Sacraments – simply put
There are a few ways of talking about the sacraments. In Lutheran circles (as with some other mainline denominations), the sacraments are two: baptism and communion. We talk of baptism and communion as each being “a means of grace.” That is, we experience God’s grace in a ritualistic and tangible way in the sacraments.
A sacrament might also be described as an earthly element combined with a divine command. …so, Baptism uses the earthly element of water and is combined with the divine command “go, therefore, and make disciples of all the nations, baptizing them in the name of the Father, and of the Son, and of the Holy Spirit” (from Matthew’s gospel, chapter 28). And, Communion uses the earthly elements of bread and wine (or wheat and grapes) and the divine command “do this in remembrance of me” (from Luke’s gospel, chapter 22).
As a pastor, I am ordained into a ministry of “Word and Sacrament.” For good order (hence, ordain or ordination), our tradition expects certain things of our leaders so that the tradition is carried out well – so pastors preside at the sacraments (with exceptions, of course, in case of emergency or such).
In a Lutheran understanding of Baptism, we baptize infants because we believe that, even before anyone has done anything – good or bad – God loves them. It’s a symbol of God’s love that stays with a person, so it does not get repeated (however, we affirm our baptism again and again). We also believe that God’s love is not conditional on baptism, but the ritual gives us opportunity to celebrate God’s love as shown in the person’s life – and it’s an occasion to remember each year, as well (like a birthday!).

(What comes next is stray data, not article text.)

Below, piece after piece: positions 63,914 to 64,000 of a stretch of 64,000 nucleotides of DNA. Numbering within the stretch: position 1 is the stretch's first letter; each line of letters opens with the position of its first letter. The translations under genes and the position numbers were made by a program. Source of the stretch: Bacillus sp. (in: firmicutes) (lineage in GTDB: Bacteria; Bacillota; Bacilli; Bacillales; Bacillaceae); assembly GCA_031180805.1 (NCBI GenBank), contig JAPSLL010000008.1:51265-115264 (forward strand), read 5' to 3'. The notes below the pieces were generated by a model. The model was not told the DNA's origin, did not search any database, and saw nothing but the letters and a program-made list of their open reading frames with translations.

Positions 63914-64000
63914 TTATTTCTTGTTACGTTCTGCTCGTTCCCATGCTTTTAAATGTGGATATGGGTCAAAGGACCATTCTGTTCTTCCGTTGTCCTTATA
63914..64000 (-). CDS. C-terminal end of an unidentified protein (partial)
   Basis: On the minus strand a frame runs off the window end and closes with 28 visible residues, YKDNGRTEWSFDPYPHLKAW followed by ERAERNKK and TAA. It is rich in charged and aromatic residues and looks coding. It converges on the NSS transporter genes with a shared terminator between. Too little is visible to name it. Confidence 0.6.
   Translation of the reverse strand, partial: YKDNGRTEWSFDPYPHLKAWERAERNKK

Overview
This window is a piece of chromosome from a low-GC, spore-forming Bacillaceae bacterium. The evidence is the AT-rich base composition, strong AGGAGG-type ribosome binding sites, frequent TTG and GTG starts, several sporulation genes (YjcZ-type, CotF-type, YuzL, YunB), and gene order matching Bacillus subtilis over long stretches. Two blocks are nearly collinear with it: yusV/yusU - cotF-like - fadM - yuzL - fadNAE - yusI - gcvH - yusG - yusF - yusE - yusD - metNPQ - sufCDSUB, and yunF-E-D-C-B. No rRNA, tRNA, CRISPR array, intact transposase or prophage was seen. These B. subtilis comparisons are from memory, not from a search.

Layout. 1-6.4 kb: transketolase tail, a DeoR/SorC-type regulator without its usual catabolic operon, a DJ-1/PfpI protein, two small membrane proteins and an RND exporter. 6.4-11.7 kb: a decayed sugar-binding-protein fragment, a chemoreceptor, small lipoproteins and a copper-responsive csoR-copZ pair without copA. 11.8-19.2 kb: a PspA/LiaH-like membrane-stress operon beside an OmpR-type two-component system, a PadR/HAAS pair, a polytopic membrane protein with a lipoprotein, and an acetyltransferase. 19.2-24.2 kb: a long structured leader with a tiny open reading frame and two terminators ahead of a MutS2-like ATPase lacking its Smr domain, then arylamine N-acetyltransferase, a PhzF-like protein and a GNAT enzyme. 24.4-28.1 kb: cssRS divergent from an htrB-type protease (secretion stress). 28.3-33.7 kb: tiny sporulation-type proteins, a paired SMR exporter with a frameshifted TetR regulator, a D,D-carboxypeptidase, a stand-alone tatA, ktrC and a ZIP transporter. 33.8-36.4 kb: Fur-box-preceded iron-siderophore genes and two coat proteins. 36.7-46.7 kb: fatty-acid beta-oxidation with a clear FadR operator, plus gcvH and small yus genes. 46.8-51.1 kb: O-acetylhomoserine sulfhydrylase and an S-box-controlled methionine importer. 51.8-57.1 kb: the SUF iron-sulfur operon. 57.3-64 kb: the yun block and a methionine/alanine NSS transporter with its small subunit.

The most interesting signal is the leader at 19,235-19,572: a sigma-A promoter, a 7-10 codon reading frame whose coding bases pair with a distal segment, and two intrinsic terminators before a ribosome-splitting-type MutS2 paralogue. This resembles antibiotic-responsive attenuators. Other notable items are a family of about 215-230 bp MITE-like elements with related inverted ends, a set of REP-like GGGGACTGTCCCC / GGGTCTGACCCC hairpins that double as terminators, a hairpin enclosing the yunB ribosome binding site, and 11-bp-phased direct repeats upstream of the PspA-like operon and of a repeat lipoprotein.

In a Lutheran understanding of Communion, we offer bread and wine to those who are drawn to community and to God, particularly as they may feel welcomed in the story of Jesus. In many ways, Communion is a living out of what we believe about God’s generosity and hospitality – even though it is one loaf, even though it is one cup, all receive from it. All receive enough, not too much or too little – enough for the journey. And there is no distinction – whether rich or poor, whether old or young – all receive in the same way. We believe that Jesus is present in, with, and under the elements. We receive the “cup of life” as a symbol of Jesus’ life poured out for us, and we, too, are to give our lives in living for others – for the common good – as well.
In this month of June, I’m mindful that young people are completing a year of studies. In the church, some are being “confirmed.” This means that they have gone through a course of study to learn about the basics of the faith, and are now affirming their Christian faith. For many, this means that they have had a chance to learn about the sacraments, and can now invite others into faithful living. May they, and we, be models of grace-filled living in all we do!